Yes, the mini-nuke launcher was a thing and yes, it was a terrible idea
In the game series Fallout, one of the weapons most coveted by players is a portable mini-nuke launcher that, as you might imagine, is capable of destroying basically anything it touches. It fits perfectly within the game's theme of roaming across the apocalyptic wasteland, dispensing wanton destruction.
Bethesda, the developers behind Fallout, weren't just pulling something out of thin air when they designed the digital weapon. In the late 1950s, when the threat of nuclear war with the Soviets was lurking around the corner, the U.S. actually created a functioning mini-nuke launcher of their very own.
It was called the M-29 Davy Crockett Weapon System. And the reason it never really made it out of initial testing was because it was probably the most poorly designed weapon system the U.S. military ever thought would work.
The Davy Crockett was a recoilless, smooth-bore gun, operated by a three-man crew, that fired a nuclear projectile. In theory, this weapon gave a small squad the ability to decimate enemy battalions with an equivalent yield of 20 tons of TNT — or roughly the same firepower as forty Tomahawk cruise missiles.
The maximum effective range of the Davy Crockett was about a mile and a half. Anything within a quarter-mile radius of the explosion would receive a fatal dosage of radiation. Anything within 500 feet of the epicenter of the blast would be completely incinerated.
It was so portable that it could either be attached to the back of a Jeep or given to paratroopers for airborne insertion. The weapon technically worked, but not without a bevy of significant problems.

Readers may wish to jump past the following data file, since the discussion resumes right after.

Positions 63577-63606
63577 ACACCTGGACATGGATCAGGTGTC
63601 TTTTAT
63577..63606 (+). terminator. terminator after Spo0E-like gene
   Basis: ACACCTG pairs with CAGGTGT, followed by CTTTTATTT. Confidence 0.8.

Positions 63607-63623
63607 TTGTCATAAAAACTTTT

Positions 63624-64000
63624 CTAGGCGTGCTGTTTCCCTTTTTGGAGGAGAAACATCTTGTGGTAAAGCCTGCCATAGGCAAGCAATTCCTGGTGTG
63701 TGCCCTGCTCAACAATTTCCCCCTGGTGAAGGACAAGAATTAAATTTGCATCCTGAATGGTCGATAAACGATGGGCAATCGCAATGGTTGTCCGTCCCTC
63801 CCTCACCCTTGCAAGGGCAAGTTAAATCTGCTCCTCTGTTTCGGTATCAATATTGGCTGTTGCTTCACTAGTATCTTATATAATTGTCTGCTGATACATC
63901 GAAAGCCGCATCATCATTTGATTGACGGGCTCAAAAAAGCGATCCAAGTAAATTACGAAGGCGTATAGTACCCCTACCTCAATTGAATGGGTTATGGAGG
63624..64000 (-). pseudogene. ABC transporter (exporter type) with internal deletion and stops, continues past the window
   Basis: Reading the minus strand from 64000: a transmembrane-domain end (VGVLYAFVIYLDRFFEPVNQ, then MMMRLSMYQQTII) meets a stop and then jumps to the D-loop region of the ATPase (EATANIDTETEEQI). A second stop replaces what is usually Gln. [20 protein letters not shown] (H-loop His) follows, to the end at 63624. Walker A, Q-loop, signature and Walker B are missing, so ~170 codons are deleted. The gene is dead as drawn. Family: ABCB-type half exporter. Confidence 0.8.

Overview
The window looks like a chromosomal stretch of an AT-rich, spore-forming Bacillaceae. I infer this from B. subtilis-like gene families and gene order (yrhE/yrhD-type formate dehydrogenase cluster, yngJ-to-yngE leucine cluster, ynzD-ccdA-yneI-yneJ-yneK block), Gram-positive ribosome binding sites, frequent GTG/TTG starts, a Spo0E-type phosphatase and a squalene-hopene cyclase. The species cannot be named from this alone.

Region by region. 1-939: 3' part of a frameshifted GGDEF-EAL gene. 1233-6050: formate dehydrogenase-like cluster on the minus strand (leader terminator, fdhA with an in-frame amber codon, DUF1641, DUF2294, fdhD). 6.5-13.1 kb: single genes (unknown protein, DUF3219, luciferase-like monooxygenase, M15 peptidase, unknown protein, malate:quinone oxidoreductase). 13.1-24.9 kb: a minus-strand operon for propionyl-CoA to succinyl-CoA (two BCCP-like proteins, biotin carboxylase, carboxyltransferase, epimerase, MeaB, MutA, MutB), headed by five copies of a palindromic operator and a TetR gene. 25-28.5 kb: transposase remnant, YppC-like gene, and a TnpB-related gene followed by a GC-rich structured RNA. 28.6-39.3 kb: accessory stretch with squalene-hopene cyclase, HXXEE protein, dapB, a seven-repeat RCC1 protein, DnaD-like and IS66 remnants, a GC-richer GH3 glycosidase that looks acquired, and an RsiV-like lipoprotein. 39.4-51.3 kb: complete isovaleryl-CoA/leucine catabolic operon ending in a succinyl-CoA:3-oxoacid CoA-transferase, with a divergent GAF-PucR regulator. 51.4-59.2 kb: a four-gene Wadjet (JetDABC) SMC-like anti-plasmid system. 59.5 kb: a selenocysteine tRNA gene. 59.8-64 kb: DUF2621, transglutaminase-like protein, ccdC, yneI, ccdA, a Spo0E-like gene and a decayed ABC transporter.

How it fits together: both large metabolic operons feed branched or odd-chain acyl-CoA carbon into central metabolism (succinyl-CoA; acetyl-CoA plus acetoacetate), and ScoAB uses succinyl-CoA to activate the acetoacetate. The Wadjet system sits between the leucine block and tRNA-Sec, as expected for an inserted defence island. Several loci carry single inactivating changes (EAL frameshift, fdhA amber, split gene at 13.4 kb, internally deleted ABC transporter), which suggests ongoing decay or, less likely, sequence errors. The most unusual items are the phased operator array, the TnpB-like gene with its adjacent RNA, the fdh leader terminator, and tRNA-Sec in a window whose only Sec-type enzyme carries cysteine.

The first major flaw was the aiming. The launcher was flimsy when compared to the immense weight of munitions, so it was prone to toppling over at any moment. It had an unreliable height-of-burst dial, so accurate detonations were nearly impossible. It also didn't have an abort function, which meant that as soon as it was fired, it'd have to detonate.
To make matters worse, the previously stated half-mile kill radius was only accounted to instant death by radiation. As we've learned, being downwind of a nuclear blast almost certainly meant death — maybe not right away, but eventually. So, the three-man crew firing the Davy Crockett, who had at most one mile of safety, could only fire and pray that the winds didn't turn against them.
For more information on why mini-nukes were an awful idea, check out the video below:
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